Author: William Shunn
Source: Asimov’s Science Fiction (April/May 2006)
Rating: 4.5 / 5.0
“Inclination”, the lead novella in the April/May 2006 Asimov’s, is the story of a boy living on a space station, who has had a very religious upbringing, and who now has to move outside his comfortable niche in order to help his father earn money. It is both a coming-of-age story, as well as a story of culture-clash and culture shock. Jude, a teenager, has to struggle with his identity as a member of an almost cult-like religion, while working among the “sculpted”, who he sees as heathens. He also has to come to terms with his own sexual identity, his relationship with his friends, his father, and his mother. And all of this, while living in the harsh environment of a space station. It is a tough spot for kid to be put into and it could be a very difficult story to pull off, were it in less capable hands.
Fortunately, William Shunn pulls it off without seeming to break a sweat. First, the harsh environment feels real to us. Changes in gravity as Jude moves throughout the station are felt by the reader. When Jude would move from the low gravity of his ward to the higher gravity where he worked, it was as though I could feel that sudden compression in my chest. Second, the culture feels real to us. Shunn evolves a fascinating religion that revolves around the “six fundamental machines”. We come to learn that this religion has some of its origins in Christianity, but the analogies drawn between the religions make their divergence seem natural. Finally, Jude is a totally believable teenage character. We have all known people like Jude, whether in junior high, high school, or college. Very quiet, very religious, never questioning his faith.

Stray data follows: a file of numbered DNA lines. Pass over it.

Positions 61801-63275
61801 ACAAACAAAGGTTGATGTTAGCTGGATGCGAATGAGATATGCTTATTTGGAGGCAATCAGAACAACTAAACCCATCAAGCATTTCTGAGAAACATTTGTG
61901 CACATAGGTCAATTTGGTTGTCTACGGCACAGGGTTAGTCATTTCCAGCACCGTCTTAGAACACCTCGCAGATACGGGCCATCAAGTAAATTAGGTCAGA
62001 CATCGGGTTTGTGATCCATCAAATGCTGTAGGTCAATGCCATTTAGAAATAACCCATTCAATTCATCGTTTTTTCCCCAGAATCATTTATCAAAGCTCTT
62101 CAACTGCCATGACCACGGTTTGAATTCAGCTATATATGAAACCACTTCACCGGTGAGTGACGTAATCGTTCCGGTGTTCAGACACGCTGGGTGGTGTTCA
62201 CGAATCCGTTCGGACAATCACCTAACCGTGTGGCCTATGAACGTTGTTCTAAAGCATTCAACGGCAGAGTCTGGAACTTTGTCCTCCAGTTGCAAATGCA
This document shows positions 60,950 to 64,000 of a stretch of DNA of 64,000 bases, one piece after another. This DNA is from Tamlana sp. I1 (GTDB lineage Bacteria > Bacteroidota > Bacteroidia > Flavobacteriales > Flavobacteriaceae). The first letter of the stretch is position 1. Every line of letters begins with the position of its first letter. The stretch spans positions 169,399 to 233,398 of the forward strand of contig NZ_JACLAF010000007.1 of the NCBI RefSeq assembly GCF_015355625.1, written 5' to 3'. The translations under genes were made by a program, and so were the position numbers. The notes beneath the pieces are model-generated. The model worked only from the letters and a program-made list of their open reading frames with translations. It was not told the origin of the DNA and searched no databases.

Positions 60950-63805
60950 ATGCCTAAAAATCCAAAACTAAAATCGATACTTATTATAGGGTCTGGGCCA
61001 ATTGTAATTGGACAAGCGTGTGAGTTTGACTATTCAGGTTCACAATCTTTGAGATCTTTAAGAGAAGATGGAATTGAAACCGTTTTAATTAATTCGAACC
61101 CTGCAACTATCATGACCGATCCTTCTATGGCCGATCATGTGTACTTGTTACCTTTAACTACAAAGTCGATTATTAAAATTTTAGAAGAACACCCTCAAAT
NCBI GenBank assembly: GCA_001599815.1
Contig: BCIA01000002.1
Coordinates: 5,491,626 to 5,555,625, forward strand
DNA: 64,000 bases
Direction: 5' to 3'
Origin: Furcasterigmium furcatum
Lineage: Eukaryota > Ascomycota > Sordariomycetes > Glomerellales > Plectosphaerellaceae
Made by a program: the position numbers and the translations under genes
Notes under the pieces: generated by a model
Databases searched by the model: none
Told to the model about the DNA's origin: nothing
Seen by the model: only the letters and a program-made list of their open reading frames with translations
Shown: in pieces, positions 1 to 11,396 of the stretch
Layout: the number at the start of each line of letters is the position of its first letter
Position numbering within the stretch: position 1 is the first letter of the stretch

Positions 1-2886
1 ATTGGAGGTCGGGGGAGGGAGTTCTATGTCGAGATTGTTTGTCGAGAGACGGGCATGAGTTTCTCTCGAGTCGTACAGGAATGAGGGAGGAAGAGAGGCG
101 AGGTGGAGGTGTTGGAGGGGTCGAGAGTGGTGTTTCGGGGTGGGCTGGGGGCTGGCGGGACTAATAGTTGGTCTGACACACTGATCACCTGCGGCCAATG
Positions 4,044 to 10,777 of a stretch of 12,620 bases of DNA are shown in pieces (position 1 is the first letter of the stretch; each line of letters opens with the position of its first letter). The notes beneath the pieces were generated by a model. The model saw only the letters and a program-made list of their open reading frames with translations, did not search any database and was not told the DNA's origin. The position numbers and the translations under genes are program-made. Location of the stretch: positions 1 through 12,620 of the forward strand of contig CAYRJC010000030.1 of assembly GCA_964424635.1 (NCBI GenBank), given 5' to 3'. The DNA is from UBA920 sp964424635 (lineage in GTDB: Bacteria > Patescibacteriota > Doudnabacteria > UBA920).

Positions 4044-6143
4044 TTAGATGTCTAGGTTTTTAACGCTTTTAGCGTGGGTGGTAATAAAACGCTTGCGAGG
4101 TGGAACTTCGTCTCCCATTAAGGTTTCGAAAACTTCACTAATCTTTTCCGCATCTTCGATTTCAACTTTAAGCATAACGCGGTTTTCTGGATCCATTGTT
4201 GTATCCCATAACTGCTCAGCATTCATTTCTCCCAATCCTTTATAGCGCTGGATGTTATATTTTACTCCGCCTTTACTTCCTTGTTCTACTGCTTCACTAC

Until he does question his faith. You feel this coming as you read the story, and it draws you deeper into the tale. You know that Jude is going to make choices that inherently question his beliefs, he has to. What is special about the story is that you don’t necessarily know how those choices will play out. At one point in the story, Jude has to decide whether or not he should be “sculpted”–have his body physically altered–in order to be able to perform a highly specialized task at work. Sculpting goes against his entire belief system. I found myself hoping that Jude would have the strength to decide against it, but in the end, he decides to do it. That I was disappointed with his decision only goes to show how much (and how quickly) I grew to care about this character.
The feel of the story, the setting, smacked of influences of both William Gibson (and the world he created in Virtual Light) as well as Robert Silverberg (and the world he created in The World Inside). It’s hard to say whether these influences were intentional or not, but regardless, Shunn made them his own. The end of the story, which I read on the train this morning, was very moving. So much so that I might have even felt, as Jude did, “saline globules tremble at the corners of my eyes.” This is inconvenient when you are surrounded by strangers on the subway, but it also goes to show just how powerful a story “Inclination” is.
I give “Inclination” 4-1/2 stars.